To say the least, it was always going to be an awkward meeting.
But despite his speech being only mildly critical of Israel, he was heckled by one audience member. The event took place at the annual Labour Party conference in Brighton.
Before the spectacular political upset that led to his leadership election victory earlier this month, Corbyn has for decades been one of the most stalwart parliamentary supporters of Palestine. His reception at the Labour Friends of Palestine event that took place on Monday was much warmer, being more akin to the return of a hero.
As noted in The Electronic Intifada’s exclusive interview with Corbyn on Palestine in August, he is a patron of the Palestine Solidarity Campaign and has for decades been active in the solidarity movement.
His positions have been ahead of most in the Labour Party, including supporting a two-way arms embargo on Israel, a boycott of Israeli universities involved in arms research and backing the Palestinian right to return as the “key” to a political solution.
In his brief address to the reception Corbyn emphasized “long term dialogue … peace through negotiation … [and] recognition of the rights and needs and traditions of all of the peoples of the region.”
He also expressed his hope that “we are able to ensure the siege of Gaza, or the restrictions on Gaza, are lifted.”
He said that his commitment to justice meant that “sometimes you have to be very critical of people for their abuses of human rights” – the implication seemed to be that he was talking about Israel, although that was not openly stated.
The heckler, heard in this video, complained that Corbyn did not use the word “Israel” in his address.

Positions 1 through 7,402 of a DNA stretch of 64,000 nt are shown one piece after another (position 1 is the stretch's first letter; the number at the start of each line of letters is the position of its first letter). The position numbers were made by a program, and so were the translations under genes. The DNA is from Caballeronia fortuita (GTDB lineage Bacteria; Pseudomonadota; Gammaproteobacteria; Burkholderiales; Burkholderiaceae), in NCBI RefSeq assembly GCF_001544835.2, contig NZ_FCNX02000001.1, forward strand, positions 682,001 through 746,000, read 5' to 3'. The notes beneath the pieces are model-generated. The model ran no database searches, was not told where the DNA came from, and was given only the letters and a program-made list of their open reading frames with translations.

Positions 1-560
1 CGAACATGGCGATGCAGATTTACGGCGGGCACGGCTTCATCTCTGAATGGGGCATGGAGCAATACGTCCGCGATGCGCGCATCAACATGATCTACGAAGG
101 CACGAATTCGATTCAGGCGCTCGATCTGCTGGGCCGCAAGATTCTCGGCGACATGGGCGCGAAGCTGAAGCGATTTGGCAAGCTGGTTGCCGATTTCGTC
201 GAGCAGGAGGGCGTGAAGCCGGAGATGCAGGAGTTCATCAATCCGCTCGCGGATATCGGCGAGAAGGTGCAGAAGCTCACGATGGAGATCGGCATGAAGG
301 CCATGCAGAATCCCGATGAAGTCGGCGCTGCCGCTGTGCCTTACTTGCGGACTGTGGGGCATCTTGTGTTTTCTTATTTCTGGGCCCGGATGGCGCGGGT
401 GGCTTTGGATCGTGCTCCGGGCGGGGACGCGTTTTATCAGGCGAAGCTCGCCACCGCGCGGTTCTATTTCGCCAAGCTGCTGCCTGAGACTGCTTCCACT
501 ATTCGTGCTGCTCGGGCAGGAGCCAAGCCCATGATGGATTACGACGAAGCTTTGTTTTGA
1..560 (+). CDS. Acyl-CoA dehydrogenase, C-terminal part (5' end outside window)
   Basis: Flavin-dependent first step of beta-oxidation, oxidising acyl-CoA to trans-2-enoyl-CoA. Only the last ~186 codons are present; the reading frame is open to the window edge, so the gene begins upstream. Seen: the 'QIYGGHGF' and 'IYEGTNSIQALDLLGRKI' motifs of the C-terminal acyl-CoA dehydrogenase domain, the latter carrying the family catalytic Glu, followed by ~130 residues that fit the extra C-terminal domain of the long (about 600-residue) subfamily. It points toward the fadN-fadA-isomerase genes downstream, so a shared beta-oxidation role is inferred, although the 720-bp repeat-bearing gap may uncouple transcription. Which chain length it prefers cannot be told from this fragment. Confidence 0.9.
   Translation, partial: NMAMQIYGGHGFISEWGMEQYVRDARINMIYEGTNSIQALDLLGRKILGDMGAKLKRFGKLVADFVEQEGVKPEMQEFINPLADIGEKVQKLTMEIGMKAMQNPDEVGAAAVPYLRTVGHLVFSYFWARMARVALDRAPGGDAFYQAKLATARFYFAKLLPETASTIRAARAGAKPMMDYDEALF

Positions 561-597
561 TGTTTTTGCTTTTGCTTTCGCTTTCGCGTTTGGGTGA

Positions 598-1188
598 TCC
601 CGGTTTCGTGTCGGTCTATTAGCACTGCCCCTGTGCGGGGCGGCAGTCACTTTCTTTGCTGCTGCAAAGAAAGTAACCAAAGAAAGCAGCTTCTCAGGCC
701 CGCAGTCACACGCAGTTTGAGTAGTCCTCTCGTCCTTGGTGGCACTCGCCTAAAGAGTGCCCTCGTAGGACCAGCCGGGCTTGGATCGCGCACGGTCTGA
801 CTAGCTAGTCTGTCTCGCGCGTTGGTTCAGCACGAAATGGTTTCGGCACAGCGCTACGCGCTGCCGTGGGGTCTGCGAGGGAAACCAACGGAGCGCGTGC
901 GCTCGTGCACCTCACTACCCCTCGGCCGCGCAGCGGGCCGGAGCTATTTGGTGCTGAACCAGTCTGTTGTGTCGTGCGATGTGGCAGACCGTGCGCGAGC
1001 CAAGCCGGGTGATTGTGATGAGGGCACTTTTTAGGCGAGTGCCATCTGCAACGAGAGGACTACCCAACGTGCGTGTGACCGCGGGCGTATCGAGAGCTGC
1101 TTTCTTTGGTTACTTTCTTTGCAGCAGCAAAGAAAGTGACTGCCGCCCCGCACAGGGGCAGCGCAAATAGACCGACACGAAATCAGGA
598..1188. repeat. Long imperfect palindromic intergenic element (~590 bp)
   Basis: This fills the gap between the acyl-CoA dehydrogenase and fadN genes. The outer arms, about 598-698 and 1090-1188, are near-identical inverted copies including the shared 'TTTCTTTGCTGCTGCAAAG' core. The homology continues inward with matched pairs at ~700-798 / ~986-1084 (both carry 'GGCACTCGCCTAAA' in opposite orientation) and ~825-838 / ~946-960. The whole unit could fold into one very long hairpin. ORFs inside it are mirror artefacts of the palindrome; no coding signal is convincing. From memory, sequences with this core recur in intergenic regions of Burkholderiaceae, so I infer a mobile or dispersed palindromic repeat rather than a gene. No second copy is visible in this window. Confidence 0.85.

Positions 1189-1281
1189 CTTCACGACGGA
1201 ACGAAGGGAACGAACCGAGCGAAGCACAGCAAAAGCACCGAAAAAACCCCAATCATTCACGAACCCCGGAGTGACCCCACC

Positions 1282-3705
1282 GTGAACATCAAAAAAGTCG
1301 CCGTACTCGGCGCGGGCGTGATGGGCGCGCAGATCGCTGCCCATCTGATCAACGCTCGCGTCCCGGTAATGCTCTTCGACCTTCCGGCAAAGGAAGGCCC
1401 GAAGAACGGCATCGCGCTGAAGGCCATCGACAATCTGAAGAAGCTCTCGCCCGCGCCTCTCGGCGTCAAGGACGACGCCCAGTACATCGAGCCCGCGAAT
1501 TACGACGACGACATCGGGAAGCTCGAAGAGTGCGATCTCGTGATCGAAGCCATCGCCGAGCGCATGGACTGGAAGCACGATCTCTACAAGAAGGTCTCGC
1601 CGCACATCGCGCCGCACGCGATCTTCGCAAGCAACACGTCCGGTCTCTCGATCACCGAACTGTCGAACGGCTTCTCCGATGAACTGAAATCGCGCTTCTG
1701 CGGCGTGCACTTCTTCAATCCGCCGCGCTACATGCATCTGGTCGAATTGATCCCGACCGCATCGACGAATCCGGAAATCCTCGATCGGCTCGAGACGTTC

Update: The heckler was later named as Michael Foster, a former show business agent and wealthy Labour Party donor. In July 2016 he launched a legal action aimed at blocking Corbyn from the ballot for reelection as party leader.
Foster has form as a political thug. During his failed 2015 bid to become an MP he reportedly harassed a female rival as a “cunt” and threatened to “destroy” her after she had mentioned his £1.5 million home. Foster denied any harassment.
Despite Labour Friends of Israel putting on a brave face by trying to emphasize the historic connections between the Israeli Labor Party and the UK Labour Party, there was no escaping that things have changed.
This is by no means limited to the leadership. Corbyn’s election is only a sign of a wider grassroots uprising within the party against the right-wing, pro-war policies of the New Labour establishment under Tony Blair and his successors.
My colleague David Cronin has, however, warned that it is too soon to write the obituary of the UK’s pro-Israel “left.”
He is quite right. Groups such as Labour Friends of Israel are well funded and will not go away quietly.
But things have definitely changed, and affiliation with that wing of the party is no longer the guaranteed career boost it once was.
Liz Kendall was the Labour leadership candidate closest to Blair, and emphasized at one meeting that she “will always be a friend of Israel.”
She came last, with just 4.5 percent of the vote.
Corbyn’s mandate from every sector of the party (59.5 percent overall) was so overwhelming that all rumors in the press of a “coup” to oust him as leader have been silenced.
Corbyn’s conciliatory and inclusive leadership style, in which he has emphasized open debate, may help defuse tensions within the party. But it does leave open possible challenges to his authority in the future.
The New Labour era, with its instinctive support for Israeli war crimes, may well be over. But the right within the party will now lick its wounds, bide its time and wait for its moment to return.
Meanwhile, lean times loom for Labour Friends of Israel.